Now comes Tina Brown, editor of The Daily Beast to lecture Hillary some more: Don’t Run for President, Hillary. Become a ‘Post-President’ Instead. Except Brown seems not to care at all about Hillary’s positions on issues or her qualifications. She simply thinks Hillary should do the easiest thing and avoid the “stress” of a campaign and a tough job like the presidency. Brown apparently has projected her own values onto Hillary, assuming that she (Clinton) is as narcissistic and self-involved as Tina Brown is. Never mind that Hillary has spent most of her life focusing on public service and fighting for causes like women’s rights.

Brown writes:

I know as much as anyone how much her most fervent supporters want Hillary Clinton to run for president. On the opening night of the Women in the World Summit the mere mention of the possibility had the audience on their feet. The fan base is there, and constituencies beyond it.

Because American women want a woman in the White House in their lifetimes, and Hillary has the experince, strength, and passion to do the job.

But should she do it? Would the bravest and best decision be for her to skip it? In the 2008 campaign the chronic negativity of the ladies and gentlemen of the press was relentless, and the gouging of Hillary was wholly unrelated to either her record or her behavior. It was just that her story had gotten old. It required new angles, or, heaven forbid, new facts, to make it interesting—whereas Barack Obama was a story that wrote itself.

The first black president was a hotter plot line than the first woman president. Bad luck for Hillary. Obama stole her exceptionalism, leaving the press only with the hair, the alleged cackling laugh, and the over-familiar back-story, which meant dogging Bill around, hoping he’d lose it once in a while. (He obliged.)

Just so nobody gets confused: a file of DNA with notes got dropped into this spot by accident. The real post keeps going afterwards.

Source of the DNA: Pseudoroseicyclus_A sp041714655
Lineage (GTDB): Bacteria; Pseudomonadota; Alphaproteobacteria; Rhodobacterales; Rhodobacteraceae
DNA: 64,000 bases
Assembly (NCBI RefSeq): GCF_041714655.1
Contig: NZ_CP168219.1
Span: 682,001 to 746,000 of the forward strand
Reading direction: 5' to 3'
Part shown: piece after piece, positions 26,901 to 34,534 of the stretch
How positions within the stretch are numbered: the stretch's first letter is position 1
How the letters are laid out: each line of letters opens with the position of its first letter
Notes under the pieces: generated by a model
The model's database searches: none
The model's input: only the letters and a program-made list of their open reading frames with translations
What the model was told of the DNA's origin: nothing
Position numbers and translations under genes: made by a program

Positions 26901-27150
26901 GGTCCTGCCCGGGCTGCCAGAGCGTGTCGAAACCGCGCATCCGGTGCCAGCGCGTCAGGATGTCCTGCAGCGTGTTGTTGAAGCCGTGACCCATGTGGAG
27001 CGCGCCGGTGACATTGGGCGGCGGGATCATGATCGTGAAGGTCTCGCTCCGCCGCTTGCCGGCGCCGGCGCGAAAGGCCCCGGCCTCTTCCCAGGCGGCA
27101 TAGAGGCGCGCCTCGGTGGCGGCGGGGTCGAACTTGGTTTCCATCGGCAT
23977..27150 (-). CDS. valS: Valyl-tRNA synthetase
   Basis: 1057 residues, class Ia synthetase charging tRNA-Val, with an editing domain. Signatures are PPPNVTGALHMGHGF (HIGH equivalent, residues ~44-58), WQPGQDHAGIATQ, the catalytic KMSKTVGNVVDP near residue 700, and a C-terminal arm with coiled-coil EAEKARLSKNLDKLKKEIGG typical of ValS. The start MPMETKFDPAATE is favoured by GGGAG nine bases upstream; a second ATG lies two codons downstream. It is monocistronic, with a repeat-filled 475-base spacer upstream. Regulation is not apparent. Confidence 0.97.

I joined the Hillary bus for a Newsweek story in 2008 I was fascinated how little attention in their copy the traveling reporters actually paid to anything she said when she got out. They were too busy filing recaps of blogs by commentators who weren’t there. Suddenly there would be media uproar about some killer soundbite from Hillary that someone had gotten traction for that in context wasn’t controversial at all. Remember that shit-storm when she said MLK’s dream began to be realized when President Johnson passed the Civil Rights Act?

In other words, the media is full of assholes and even though Hillary could probably handle it, why bother? She should just be a “post-president” in the mode of Jimmy Carter and bask in the reflected limelight of her former-president husband.

Even the Wall Street Journal’s wingnut comumnist James Taranto seems to think Brown’s column is a little strange.

Does Brown disagree with Mrs. Clinton on matters of policy or doubt she would be a good president? One assumes the answer is no, though the column doesn’t say. Nor does Brown offer a more coldly political rationale–say, that Mrs. Clinton would be unlikely to win, or that a different candidate would better enhance the long-term fortunes of the Democratic Party.

Brown sums up her argument as follows: “She should forget it. If she wins, it’s too much stress for too little return.” By “return,” Brown means nothing more than “personal benefit.” By forgoing a campaign, Brown writes, Mrs. Clinton “can have her glory-filled post-presidency now, without actually having to deal with the miseries of the office itself.” ….

Brown….credits Mrs. Clinton with standing for something, namely “her global mission to promote women’s rights, education, and political participation.” She asks if skipping the presidential candidacy would be “the bravest and best decision,” though she doesn’t say a word about why it would be brave.